Practical Range Proof for Cryptocurrency Monero with Provable Security
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With a market cap of about 1.5 billion US dollar, Monero is one of the most popular crypto-currencies at present. Much of its growing popularity can be attributed to its unique privacy feature. Observing that no formal security analysis is presented, we initiate a formal study on Monero’s core protocol. In this study, we revisit the design rationale of an important component of Monero, namely, range proof. Our analysis shows that the range proof may not be a proof-of-knowledge even if the underlying building block, ring signature, is secure. Specifically, we show that if a certain secure ring signature scheme is used, it is impossible to construct a witness extractor unless the Computational Diffie-Hellman problem is equivalent to the Discrete Logarithm problem. This shows that the design rationale is to possibly flawed. Then, we present a new range proof protocol that enjoys a few advantages. Firstly, it is a zero-knowledge proof-of-knowledge protocol. Secondly, it is compatible with the Monero’s wallet and algebraic structure and thus does not require extensive modification in the codebase. Finally, the efficiency is comparable to Monero’s version which does not admit a formal security proof.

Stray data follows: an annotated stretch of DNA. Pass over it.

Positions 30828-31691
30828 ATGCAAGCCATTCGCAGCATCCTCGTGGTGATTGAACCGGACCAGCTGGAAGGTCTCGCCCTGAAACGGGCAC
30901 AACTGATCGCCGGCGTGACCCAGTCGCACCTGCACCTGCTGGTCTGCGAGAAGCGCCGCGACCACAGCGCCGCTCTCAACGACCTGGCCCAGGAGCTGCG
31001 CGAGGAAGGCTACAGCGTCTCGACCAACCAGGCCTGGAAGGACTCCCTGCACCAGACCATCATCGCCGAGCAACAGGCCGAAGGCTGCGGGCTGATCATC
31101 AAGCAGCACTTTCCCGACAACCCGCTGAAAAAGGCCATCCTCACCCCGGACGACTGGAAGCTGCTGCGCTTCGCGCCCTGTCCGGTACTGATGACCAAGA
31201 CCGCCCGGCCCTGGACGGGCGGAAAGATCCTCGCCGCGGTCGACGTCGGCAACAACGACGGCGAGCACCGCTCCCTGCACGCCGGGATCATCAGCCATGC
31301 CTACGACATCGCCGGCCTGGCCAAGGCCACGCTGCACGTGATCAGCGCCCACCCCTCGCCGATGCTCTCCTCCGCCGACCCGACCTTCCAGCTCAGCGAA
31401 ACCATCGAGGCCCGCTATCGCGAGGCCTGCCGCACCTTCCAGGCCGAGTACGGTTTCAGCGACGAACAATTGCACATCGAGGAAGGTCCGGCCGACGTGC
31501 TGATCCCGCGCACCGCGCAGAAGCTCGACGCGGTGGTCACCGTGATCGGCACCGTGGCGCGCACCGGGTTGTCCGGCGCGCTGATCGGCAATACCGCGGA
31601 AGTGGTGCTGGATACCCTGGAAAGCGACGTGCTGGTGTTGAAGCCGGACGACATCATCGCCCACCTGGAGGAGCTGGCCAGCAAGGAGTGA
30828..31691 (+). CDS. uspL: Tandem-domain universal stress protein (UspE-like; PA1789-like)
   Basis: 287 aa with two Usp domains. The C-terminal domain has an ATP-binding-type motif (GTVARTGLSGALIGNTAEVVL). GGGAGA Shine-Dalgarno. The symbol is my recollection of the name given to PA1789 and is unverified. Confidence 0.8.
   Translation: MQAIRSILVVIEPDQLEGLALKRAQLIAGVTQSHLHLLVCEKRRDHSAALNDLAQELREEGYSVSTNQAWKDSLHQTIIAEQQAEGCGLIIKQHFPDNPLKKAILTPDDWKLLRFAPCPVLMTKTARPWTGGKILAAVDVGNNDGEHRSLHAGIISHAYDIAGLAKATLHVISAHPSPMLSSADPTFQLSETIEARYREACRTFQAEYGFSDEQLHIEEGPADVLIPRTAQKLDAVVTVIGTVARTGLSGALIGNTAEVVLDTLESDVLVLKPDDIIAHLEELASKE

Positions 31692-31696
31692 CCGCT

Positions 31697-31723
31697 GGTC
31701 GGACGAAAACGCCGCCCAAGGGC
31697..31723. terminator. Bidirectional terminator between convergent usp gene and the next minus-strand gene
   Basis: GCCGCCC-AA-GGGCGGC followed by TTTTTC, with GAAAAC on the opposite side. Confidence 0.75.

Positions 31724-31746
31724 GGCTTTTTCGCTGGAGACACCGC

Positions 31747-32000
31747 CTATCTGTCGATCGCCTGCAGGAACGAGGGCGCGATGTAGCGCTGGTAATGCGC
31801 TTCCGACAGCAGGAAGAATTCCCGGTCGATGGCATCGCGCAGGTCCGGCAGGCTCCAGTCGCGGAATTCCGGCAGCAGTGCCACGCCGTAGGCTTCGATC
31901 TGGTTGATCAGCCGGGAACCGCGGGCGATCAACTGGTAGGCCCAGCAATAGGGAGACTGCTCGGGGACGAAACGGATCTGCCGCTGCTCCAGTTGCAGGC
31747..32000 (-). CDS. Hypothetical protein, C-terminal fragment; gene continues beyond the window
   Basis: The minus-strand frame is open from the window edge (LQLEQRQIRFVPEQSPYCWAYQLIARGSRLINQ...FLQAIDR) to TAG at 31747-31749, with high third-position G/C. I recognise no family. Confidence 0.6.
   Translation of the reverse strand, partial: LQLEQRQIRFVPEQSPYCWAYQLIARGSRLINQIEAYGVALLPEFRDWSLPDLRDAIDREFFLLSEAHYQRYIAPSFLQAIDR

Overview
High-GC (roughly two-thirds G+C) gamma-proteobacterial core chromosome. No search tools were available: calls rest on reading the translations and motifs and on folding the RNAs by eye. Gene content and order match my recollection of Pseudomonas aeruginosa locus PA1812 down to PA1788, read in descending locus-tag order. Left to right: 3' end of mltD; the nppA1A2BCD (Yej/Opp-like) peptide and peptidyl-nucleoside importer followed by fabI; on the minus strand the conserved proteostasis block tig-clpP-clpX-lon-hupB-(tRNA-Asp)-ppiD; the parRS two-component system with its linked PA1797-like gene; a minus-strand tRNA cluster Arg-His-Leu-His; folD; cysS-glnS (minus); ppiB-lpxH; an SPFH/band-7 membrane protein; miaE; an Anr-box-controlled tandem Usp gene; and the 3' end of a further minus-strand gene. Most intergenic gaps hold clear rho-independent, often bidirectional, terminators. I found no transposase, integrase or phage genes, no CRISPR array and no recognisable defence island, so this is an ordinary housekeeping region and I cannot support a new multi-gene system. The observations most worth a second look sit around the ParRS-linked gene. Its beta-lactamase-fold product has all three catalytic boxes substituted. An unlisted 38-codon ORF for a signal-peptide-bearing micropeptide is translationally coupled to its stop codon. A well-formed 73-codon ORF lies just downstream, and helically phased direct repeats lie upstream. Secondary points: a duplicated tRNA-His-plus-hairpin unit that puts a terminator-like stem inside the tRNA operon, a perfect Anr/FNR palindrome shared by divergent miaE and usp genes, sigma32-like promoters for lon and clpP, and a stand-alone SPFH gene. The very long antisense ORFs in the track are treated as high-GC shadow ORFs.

This work was supported by the National Natural Science Foundation of China (Grant No. 61602396, U1636205, 61572294, 61632020).
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